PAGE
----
The town of Drammer, Norway has a parking problem: not enough bike racks to go around.

At the main train station, people locked up their bikes wherever they could find a spot and then worried about theft.

So the city built a "bike hotel," transforming an old railway building into secure parking for 134 bicycles, including two spots for cargo bikes and four charging spots for electric bikes.

If anyone gets a flat, there's an air pump on hand. Members can unlock the hotel with a mobile app.

The building was originally built in 1868 as the main station building for the train stop, and the designers wanted to carefully preserve the architecture--a complicated all-wood mix of French, Swiss, German, and medieval Norwegian styles that celebrated the country's independence.

"We really wanted people to get a glimpse into a historic space. We even wanted the building to smell like in the old days, so we used old tar-smelling oil products," says Magne Magler Wiggen, partner at MMW Architects.

2014-07-17

Co.Exist

Turning An Old Railway Station Into A "Bike Hotel"

A need for bike parking prompted a Norwegian town to get creative.

Like a lot of cities that want to encourage more people to bike, the town of Drammer, Norway, had a parking problem: There just weren't enough bike racks to go around. At the main train station, people locked up their bikes wherever they could find a spot and then worried about theft.

So the city built a "bike hotel," transforming an old railway building into secure parking for 134 bicycles, including two spots for cargo bikes and four charging spots for electric bikes. If anyone gets a flat, there's an air pump on hand. Members can unlock the hotel with a mobile app.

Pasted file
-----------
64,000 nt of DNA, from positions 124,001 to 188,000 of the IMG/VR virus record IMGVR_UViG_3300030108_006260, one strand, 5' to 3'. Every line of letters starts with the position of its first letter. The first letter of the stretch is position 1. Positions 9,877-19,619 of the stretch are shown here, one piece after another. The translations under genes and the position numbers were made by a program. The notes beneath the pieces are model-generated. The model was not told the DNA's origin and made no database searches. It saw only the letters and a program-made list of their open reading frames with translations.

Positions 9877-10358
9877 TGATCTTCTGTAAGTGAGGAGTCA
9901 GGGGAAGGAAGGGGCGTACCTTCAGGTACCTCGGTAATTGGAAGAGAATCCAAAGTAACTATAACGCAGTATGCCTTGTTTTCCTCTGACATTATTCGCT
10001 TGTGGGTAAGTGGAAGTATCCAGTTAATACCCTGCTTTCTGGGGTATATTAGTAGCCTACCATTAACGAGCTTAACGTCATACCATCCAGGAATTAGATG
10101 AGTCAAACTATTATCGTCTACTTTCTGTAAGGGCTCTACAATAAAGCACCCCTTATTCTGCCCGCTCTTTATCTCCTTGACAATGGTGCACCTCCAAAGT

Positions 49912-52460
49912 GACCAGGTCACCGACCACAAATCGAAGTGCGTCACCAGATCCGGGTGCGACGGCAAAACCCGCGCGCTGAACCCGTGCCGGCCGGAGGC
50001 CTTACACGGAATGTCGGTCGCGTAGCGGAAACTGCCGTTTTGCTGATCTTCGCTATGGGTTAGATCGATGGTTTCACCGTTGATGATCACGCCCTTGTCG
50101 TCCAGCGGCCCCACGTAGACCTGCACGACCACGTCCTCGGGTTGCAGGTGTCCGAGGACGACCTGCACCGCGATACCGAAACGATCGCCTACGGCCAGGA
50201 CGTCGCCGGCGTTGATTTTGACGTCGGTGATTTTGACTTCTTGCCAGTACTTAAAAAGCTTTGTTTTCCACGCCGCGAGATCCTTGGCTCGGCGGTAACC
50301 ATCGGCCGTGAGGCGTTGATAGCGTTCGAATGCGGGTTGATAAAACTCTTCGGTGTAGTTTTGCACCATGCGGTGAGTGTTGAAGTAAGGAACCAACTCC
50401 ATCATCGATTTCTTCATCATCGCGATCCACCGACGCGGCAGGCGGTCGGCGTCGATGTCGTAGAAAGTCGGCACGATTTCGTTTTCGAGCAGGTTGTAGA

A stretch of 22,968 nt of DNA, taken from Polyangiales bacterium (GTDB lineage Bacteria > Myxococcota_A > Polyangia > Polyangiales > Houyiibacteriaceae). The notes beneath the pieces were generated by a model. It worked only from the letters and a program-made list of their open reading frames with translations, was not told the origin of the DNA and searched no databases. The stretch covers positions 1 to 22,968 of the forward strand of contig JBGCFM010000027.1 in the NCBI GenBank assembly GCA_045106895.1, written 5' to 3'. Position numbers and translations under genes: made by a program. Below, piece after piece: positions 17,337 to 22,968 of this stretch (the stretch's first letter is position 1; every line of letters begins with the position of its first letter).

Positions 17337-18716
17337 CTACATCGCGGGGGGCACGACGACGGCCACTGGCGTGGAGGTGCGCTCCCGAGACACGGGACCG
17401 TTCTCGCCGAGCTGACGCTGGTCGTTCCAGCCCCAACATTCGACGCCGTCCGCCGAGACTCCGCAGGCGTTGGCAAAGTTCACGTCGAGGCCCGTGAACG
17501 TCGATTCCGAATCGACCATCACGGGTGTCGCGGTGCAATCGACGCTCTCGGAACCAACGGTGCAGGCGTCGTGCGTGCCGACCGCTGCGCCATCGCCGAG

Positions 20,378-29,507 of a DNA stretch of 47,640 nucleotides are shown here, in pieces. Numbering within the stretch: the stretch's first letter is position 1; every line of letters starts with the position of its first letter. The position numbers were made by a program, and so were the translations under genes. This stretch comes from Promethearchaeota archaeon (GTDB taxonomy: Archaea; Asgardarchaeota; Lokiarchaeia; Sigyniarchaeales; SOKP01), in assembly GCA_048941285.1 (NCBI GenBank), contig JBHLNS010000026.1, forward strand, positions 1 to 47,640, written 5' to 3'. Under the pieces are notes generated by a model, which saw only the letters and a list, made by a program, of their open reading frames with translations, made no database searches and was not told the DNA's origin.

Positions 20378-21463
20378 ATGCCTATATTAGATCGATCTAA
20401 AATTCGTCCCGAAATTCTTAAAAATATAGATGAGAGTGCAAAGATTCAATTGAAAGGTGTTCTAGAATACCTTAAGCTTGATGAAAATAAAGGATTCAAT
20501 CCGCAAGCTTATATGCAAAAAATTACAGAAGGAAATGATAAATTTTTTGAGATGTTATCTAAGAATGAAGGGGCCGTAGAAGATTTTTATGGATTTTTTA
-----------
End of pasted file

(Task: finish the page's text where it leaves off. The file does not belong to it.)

The building was originally built in 1868 as the main station building for the train stop, and the designers wanted to carefully preserve the architecture--a complicated all-wood mix of French, Swiss, German, and medieval Norwegian styles that celebrated the country's independence from Sweden.

"We wanted to take care of and keep this extraordinary wood construction, to let people see in their everyday life what beautiful building traditions our nation was built on," says Magne Magler Wiggen, partner at MMW Architects. "We really wanted people to get a glimpse into a historic space. We even wanted the building to smell like in the old days, so we used old tar-smelling oil products."

The design restored all of the oldest parts of the building, which had been used only for storage for around 200 years. The only change, apart from the new bike racks, was a new wall for one side of the building with perforated metal panels that were inspired by tree branches in a local forest--appropriate for a train station that's named Gullskogen, or the Golden Forest.

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